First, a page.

Archive for December, 2009

29
Dec
09

High School Senior Photos – Part Two

I really enjoy shooting high school kids – especially when the high schooler is beautiful, enthusiastic about the shoot, fun to be with and photogenic. I may be biased, but my niece, nicknamed Lela, is all of these things.

Lela has a natural, open and engaging smile. In fact,  I had to work at getting her to do a semi serious pose, such as the one above.

The image to the left is more typical of how she looks most of the time – a happy, outgoing young woman who enjoys life.

When I suggested she try some poses jumping up in the air, Lela got right into it and we came up with some great shots with a lot of energy and enthusiasm, like the one below.

When shooting high school seniors, I find it helpful to talk about outfits before the shoot. (Otherwise – who knows what they will show up with?) With Lela, we Skyped before the shoot.  She would bring potential outfits out of her closet which we’d look at and discuss together. This helped in pulling together a variety of looks that would photograph well and show her to best advantage.

I always try for a fun, spontaneous and informal  look to the images for high school seniors. And faithful readers will recall I love bold colors – the first headshot above brought in the primary RGB (red, blue, green) complimentary colors, which usually look like dynamite together.

Whoever the senior is, I try to create images to reflect his or her personality. I’m trying for unique and refreshing pictures that will be enjoyed for years to come. Most seniors will have their pictures done by a “photo mill” that has a contract with their school. The images often look  humdrum and clichéd.  But the kids are often pressured into using the school photographer – some schools even fine the kids if they go outside, which is probably illegal and in any event unfair and unfortunate.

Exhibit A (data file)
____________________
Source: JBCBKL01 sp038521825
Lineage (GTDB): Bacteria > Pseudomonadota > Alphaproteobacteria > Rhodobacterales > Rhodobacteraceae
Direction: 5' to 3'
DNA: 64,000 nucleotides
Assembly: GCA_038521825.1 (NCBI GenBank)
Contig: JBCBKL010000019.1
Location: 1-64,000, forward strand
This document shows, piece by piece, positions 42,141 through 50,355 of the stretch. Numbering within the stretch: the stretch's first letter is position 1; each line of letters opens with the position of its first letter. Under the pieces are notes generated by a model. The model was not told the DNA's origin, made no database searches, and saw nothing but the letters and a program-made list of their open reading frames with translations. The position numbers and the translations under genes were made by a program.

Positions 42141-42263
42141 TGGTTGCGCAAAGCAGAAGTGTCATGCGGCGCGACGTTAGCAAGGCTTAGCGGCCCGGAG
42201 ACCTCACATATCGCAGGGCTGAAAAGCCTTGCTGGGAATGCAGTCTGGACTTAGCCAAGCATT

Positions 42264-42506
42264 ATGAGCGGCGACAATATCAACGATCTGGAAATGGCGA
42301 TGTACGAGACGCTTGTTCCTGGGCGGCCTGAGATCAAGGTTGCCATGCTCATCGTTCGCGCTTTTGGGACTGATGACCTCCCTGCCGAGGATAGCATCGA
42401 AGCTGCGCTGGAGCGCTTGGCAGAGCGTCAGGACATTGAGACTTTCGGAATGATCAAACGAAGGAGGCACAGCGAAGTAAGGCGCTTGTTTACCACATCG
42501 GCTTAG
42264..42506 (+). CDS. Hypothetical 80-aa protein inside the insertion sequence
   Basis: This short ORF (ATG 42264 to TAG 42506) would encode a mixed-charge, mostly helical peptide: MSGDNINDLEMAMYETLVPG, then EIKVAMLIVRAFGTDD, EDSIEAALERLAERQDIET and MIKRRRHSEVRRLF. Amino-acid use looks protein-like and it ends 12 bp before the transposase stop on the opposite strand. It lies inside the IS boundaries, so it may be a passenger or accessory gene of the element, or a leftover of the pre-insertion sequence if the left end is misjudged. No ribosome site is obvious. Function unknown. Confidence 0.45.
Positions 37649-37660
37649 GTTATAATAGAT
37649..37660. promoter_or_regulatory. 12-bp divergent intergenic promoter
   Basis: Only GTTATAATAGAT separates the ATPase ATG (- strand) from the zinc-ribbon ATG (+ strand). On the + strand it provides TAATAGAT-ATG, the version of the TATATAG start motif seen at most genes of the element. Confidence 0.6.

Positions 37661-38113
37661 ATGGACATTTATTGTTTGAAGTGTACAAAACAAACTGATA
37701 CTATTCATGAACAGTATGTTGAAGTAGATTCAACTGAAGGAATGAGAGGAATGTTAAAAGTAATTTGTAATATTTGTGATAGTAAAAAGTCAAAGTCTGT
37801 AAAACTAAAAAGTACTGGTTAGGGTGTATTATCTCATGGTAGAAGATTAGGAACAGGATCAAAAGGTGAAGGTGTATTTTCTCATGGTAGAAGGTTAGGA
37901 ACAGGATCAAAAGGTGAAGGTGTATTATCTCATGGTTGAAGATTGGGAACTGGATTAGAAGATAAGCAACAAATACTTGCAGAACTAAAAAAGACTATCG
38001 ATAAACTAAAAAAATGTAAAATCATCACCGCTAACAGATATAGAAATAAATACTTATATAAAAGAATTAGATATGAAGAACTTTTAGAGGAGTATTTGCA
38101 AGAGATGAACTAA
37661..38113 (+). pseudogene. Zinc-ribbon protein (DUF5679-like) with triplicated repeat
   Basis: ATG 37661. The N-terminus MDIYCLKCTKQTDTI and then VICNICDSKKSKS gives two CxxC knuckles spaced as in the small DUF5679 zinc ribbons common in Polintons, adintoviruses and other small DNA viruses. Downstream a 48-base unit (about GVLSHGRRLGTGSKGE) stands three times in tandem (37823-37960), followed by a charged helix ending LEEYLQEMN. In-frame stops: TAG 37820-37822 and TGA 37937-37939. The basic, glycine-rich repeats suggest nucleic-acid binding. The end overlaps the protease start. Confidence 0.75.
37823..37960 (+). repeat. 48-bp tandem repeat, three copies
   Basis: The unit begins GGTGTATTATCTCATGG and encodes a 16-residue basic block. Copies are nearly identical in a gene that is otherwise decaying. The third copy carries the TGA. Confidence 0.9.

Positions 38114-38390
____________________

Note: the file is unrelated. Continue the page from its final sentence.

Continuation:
Hope you will keep me in mind for any seniors you know who are looking for a photographer to record this very special time in their lives.

17
Dec
09

Beauty Lighting – Two

This is the second of a continuing series of blog posts on Beauty Lighting.  If you missed the first one, from October 13th, click here.

In general, a beauty shot is designed to create the most flattering image possible.  This image is of my friend Ainsley, a PhD student, a dancer and a model – a busy young woman! I used a new lighting setup, following a lighting design by Scott Kelby.  (Scott has some wonderful online courses at Kelby Training. ) Scott calls this “Oil of Olay” lighting. We know just what he means, right?

In this lighting setup, there are two lights and one reflector. Behind Ainsley is a large (48 inches in diameter) softbox, a big light in an umbrella-like unit, aimed toward the camera, with a silk covering to soften the light.  The softbox does two things: it provides a pure white background and it also gives a nice wraparound effect to the light.

The second light is a “beauty dish”,  also softened by silk in the front. The beauty dish, about 18 inches in diameter, is positioned above the camera and aimed down at Ainsley at about a 45 degree angle.

Finally, the reflector. Ainsley is holding a large white card just below her chin. This bounces some light back into her face, further softening the overall effect.

In the October post, I wrote about the catchlights as clues to the lighting setup. In the image above, you will see the small, bright catchlights in the upper part of her eyes (the beauty dish light) and also a larger, subtler catchlight lower in the eyes (the reflector).

Here’s another image from the shoot:

Here you can see the nice wrap around effect of the light on her shoulders, neck and face. Part of Ainsley’s right shoulder is “blown out” (not visible, details lost) by the softbox light. This won’t appeal to everyone, but for me it works fine, particularly as the area that is blown out is quite small.  I love how the glass ball is lit – shooting glass might be a subject for a future post!

Both of these images are slightly overexposed, which is fairly common for beauty lighting shots. The bright exposure tends to further soften and smooth the skin. It’s all about beauty!

Here’s one more shot of Ainsley. This one is not beauty lighting. In this image, I used just one light coming in from the left side. Her right side is purposely dark, to create a high contrast, dramatic look.